Kidney Transplantation

Patients suffering from End Stage Renal Disease (ESRD) are unable to filter their blood and maintain fluid balances due to their kidney dysfunction.  Dialysis is used to keep these patients alive, taking over the essential tasks that their kidneys can no longer perform.  Whether hemodialysis or peritoneal dialysis, this is an encumbering process that can make everyday life very difficult. Kidney transplantation is a means for these patients to be able to resume a normal life free of dialysis, and regain the strength and stamina that ESRD took from them.

A multidisciplinary evaluation process is necessary to determine a patient’s suitability for transplant.  Patients with severe heart disease or vascular disease may not be good candidates for transplant and may therefore not make it onto the transplant list.

Once listed, a patient accrues time and moves up the list.  Unfortunately, the average waiting time for a cadaveric kidney (one taken from a person who has died) is 4-5 years.  Another option is having a living person donate a kidney.  This can eliminate the years of waiting, and these kidneys also tend to survive longer than cadaveric kidneys.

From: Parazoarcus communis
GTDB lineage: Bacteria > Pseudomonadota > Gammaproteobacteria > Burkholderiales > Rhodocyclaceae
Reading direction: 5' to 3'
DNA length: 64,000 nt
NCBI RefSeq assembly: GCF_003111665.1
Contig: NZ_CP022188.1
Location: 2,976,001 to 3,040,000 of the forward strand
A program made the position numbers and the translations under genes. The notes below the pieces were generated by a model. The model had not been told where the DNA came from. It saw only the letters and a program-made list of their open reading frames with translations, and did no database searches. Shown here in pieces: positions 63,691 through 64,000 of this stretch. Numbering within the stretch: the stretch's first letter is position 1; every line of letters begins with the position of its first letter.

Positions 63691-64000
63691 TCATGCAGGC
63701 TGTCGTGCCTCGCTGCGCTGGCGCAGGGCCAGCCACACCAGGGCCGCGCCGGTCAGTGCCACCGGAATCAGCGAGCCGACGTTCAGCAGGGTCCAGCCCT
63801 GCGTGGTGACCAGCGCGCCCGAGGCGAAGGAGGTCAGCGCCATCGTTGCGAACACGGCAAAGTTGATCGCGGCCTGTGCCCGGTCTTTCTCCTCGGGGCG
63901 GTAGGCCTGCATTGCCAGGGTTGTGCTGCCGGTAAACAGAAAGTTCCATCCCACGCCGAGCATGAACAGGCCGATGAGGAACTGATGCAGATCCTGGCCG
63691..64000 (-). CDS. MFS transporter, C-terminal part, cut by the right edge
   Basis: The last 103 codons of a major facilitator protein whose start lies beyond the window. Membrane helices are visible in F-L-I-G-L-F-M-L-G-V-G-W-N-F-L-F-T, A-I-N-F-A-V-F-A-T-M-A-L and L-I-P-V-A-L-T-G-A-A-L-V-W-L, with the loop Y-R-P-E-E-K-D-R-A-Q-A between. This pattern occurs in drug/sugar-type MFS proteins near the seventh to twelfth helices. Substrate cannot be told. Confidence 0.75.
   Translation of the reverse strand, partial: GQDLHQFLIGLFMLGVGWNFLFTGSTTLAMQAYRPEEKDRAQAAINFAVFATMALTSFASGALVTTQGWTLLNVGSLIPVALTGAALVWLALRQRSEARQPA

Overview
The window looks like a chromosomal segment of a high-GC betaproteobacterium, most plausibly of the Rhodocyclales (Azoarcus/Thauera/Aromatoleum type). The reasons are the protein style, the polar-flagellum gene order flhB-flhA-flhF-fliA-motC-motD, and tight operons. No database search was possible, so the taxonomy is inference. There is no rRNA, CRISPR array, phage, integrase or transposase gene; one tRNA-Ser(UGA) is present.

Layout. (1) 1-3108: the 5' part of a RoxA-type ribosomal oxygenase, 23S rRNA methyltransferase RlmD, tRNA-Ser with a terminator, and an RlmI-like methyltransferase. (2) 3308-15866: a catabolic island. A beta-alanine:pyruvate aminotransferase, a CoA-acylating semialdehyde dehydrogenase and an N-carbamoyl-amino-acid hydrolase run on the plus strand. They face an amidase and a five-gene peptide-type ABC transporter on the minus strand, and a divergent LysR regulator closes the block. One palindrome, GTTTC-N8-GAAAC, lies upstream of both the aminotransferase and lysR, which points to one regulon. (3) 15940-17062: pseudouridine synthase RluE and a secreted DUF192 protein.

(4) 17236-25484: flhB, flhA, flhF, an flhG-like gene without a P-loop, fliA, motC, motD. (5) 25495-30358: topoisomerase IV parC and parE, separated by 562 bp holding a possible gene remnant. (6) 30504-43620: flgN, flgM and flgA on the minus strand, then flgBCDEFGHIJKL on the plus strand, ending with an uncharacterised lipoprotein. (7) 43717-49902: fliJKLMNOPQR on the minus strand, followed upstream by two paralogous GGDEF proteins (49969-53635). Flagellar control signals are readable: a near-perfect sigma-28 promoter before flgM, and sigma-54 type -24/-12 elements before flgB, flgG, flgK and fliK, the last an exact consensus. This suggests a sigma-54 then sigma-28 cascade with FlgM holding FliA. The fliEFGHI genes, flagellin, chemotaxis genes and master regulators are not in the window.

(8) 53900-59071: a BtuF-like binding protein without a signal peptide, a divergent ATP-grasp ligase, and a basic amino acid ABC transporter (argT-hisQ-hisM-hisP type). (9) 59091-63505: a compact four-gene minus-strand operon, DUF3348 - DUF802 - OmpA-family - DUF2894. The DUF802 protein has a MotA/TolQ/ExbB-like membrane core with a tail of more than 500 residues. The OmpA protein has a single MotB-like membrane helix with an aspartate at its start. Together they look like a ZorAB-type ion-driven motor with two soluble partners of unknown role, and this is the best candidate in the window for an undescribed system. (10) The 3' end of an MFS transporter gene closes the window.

The actual operation in most cases lasts two to three hours.  An incision is made in the inguinal (groin) region, and the kidney is attached to the blood vessels that provide flow to the patient’s leg.  The ureter, which drains urine from the kidney, is attached to the bladder, and the patient voids normally.  The kidney is well protected in this pelvic pocket, and does not restrict activity once the patient has recovered from surgery.  The native kidneys are not removed in most cases.

The post-operative course typically involves 3-4 days of in-hospital stay, followed by transition to the outpatient setting.  After full recovery, the patient is not physically limited by the new kidney’s location and can return to normal activity.

Our team performs more kidney transplants than any other hospital in the Rocky Mountain region, with excellent patient and graft survival results.  Despite our high volume, we still provide personalized individual care.  We have an experienced team of providers to make the process as seamless as possible, from pre-transplant evaluation to post-operative care and follow-up.


CU Anschutz

Academic Office One

12631 East 17th Avenue

Room: 6111

Aurora, CO 80045


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